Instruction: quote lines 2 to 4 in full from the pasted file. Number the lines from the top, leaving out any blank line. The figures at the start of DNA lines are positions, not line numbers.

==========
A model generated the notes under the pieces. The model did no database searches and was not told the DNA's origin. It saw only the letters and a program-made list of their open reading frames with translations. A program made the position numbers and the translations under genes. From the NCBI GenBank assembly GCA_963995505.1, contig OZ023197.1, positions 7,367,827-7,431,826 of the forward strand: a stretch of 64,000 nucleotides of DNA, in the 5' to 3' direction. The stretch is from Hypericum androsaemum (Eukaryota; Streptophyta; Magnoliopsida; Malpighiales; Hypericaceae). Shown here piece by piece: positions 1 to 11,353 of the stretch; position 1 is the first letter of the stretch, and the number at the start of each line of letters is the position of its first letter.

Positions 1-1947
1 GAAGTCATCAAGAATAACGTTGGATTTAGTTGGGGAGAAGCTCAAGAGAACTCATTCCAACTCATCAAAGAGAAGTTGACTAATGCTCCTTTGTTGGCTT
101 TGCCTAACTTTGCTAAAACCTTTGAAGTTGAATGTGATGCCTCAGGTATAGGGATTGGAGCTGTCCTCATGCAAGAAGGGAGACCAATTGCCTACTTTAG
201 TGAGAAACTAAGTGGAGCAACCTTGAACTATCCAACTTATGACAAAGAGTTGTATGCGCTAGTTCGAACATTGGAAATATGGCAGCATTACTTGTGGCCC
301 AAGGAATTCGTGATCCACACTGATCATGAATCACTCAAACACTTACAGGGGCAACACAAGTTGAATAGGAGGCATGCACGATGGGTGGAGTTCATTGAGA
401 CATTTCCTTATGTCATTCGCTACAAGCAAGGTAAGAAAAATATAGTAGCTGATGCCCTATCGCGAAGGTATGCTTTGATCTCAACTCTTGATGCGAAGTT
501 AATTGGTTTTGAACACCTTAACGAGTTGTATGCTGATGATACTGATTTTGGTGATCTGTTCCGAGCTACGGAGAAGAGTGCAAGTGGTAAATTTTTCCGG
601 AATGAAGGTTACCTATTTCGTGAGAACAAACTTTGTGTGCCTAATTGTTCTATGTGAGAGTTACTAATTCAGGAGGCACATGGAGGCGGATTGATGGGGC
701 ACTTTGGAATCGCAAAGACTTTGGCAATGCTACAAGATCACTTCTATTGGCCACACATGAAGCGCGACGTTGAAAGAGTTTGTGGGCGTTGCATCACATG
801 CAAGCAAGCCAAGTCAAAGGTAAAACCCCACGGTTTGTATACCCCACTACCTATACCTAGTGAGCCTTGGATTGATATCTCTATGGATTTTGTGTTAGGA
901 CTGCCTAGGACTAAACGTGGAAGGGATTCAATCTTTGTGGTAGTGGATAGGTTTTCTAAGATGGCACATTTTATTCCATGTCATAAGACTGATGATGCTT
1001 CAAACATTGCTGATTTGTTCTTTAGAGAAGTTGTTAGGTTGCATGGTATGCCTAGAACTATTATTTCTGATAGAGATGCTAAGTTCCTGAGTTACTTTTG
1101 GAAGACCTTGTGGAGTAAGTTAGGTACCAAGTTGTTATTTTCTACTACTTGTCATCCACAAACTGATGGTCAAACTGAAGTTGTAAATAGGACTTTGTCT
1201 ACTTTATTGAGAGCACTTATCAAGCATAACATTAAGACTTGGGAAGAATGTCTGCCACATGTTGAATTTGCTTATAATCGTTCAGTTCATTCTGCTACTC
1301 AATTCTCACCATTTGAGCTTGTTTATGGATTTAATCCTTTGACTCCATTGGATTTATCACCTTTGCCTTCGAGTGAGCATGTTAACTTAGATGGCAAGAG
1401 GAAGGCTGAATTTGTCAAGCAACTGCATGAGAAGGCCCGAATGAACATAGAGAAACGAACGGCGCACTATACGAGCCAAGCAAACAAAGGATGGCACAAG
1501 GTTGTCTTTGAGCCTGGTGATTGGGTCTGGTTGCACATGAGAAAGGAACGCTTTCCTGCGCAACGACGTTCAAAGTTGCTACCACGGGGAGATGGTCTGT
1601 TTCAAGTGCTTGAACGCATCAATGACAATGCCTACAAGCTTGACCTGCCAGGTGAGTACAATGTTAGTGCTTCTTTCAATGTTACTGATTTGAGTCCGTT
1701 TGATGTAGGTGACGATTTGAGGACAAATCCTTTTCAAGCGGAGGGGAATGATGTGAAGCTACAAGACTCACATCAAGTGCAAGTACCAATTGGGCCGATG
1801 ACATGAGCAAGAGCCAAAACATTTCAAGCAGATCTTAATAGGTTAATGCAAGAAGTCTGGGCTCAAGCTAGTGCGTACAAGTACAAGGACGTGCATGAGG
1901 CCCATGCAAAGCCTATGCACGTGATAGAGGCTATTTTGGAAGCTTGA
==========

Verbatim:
Positions 1-1947
1 GAAGTCATCAAGAATAACGTTGGATTTAGTTGGGGAGAAGCTCAAGAGAACTCATTCCAACTCATCAAAGAGAAGTTGACTAATGCTCCTTTGTTGGCTT
101 TGCCTAACTTTGCTAAAACCTTTGAAGTTGAATGTGATGCCTCAGGTATAGGGATTGGAGCTGTCCTCATGCAAGAAGGGAGACCAATTGCCTACTTTAG